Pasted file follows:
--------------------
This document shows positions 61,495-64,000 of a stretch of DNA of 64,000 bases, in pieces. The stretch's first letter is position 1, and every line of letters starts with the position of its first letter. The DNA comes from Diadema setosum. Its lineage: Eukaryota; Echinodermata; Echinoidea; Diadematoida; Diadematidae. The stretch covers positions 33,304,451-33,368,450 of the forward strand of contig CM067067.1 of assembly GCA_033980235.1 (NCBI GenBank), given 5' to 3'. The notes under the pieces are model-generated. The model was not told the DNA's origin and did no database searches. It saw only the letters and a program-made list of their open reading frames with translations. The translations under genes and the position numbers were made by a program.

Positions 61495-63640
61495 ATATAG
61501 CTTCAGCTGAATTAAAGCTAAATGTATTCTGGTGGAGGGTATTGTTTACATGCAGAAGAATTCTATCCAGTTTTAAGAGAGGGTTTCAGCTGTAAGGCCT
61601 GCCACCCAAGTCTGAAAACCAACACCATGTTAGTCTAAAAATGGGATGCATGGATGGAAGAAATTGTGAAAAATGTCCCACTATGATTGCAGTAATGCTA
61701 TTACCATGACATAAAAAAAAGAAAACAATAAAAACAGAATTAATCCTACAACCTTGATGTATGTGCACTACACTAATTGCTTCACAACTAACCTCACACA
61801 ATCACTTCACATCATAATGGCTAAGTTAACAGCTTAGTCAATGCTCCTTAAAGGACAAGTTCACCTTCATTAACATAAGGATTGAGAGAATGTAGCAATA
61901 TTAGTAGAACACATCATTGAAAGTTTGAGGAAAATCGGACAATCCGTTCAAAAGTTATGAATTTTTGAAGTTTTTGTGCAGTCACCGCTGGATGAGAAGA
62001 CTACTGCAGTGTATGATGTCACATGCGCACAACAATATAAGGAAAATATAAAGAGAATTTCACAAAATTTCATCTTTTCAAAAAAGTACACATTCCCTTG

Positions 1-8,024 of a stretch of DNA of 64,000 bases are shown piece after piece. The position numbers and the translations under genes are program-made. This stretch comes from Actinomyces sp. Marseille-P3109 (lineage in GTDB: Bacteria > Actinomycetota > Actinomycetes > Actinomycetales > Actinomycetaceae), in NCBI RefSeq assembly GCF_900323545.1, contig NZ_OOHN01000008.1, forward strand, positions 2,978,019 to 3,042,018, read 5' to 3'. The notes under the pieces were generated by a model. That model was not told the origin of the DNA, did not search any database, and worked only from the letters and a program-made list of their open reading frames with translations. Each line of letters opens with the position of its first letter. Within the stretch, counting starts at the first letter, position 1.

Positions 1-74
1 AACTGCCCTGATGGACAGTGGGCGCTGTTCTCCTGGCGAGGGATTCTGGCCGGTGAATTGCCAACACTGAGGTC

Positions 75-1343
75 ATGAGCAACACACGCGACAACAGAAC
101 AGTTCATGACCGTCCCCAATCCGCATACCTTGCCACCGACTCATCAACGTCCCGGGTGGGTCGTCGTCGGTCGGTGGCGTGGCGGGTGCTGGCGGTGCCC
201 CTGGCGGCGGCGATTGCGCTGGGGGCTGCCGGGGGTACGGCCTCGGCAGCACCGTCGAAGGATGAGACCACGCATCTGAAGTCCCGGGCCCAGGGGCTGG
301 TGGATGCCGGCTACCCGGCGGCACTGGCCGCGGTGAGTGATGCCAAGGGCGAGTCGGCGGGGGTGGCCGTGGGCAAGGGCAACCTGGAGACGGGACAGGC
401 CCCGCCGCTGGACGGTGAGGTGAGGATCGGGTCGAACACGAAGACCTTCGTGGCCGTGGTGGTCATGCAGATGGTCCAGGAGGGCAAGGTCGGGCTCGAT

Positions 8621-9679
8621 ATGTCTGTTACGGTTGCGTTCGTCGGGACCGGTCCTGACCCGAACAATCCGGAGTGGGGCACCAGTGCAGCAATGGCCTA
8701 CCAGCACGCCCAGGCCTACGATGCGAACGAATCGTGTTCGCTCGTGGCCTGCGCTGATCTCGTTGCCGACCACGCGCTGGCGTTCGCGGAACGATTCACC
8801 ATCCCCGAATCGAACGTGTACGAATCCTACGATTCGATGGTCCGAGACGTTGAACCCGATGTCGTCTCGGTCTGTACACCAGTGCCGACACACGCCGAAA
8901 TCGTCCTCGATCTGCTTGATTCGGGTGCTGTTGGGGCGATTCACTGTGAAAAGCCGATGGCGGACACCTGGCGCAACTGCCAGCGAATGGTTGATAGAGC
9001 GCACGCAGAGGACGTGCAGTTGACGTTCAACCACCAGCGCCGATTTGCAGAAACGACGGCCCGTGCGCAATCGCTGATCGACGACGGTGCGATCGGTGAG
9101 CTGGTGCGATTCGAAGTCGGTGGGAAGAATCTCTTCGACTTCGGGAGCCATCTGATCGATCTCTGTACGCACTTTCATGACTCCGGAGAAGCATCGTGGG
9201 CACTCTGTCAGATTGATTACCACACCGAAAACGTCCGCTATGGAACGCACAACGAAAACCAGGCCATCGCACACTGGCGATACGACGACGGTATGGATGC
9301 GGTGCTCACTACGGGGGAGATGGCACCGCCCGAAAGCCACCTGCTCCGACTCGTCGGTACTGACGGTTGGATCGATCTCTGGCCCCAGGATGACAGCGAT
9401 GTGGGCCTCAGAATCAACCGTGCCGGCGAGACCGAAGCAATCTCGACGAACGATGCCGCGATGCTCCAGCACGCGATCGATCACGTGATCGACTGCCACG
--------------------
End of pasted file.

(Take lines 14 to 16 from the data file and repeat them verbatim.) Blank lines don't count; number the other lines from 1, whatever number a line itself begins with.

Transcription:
75 ATGAGCAACACACGCGACAACAGAAC
101 AGTTCATGACCGTCCCCAATCCGCATACCTTGCCACCGACTCATCAACGTCCCGGGTGGGTCGTCGTCGGTCGGTGGCGTGGCGGGTGCTGGCGGTGCCC
201 CTGGCGGCGGCGATTGCGCTGGGGGCTGCCGGGGGTACGGCCTCGGCAGCACCGTCGAAGGATGAGACCACGCATCTGAAGTCCCGGGCCCAGGGGCTGG